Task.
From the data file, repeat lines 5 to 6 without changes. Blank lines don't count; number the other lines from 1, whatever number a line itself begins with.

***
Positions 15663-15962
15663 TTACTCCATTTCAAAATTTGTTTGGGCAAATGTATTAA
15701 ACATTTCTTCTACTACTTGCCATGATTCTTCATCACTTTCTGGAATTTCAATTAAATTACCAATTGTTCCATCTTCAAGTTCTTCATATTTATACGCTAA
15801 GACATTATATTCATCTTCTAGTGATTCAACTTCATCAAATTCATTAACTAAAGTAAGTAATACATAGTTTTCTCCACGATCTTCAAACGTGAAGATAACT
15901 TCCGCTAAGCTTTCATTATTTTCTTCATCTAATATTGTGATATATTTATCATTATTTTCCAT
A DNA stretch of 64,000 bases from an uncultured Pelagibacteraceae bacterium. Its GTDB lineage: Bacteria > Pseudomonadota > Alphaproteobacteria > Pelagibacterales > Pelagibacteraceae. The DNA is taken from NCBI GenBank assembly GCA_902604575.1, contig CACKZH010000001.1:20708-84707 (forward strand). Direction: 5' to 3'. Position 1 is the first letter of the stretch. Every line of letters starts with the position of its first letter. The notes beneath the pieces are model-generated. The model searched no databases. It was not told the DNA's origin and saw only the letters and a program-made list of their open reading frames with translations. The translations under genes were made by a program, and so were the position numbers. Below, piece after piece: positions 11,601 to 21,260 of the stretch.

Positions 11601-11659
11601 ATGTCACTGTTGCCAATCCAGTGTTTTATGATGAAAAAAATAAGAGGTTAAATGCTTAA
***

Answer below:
15901 TCCGCTAAGCTTTCATTATTTTCTTCATCTAATATTGTGATATATTTATCATTATTTTCCAT
A DNA stretch of 64,000 bases from an uncultured Pelagibacteraceae bacterium. Its GTDB lineage: Bacteria > Pseudomonadota > Alphaproteobacteria > Pelagibacterales > Pelagibacteraceae. The DNA is taken from NCBI GenBank assembly GCA_902604575.1, contig CACKZH010000001.1:20708-84707 (forward strand). Direction: 5' to 3'. Position 1 is the first letter of the stretch. Every line of letters starts with the position of its first letter. The notes beneath the pieces are model-generated. The model searched no databases. It was not told the DNA's origin and saw only the letters and a program-made list of their open reading frames with translations. The translations under genes were made by a program, and so were the position numbers. Below, piece after piece: positions 11,601 to 21,260 of the stretch.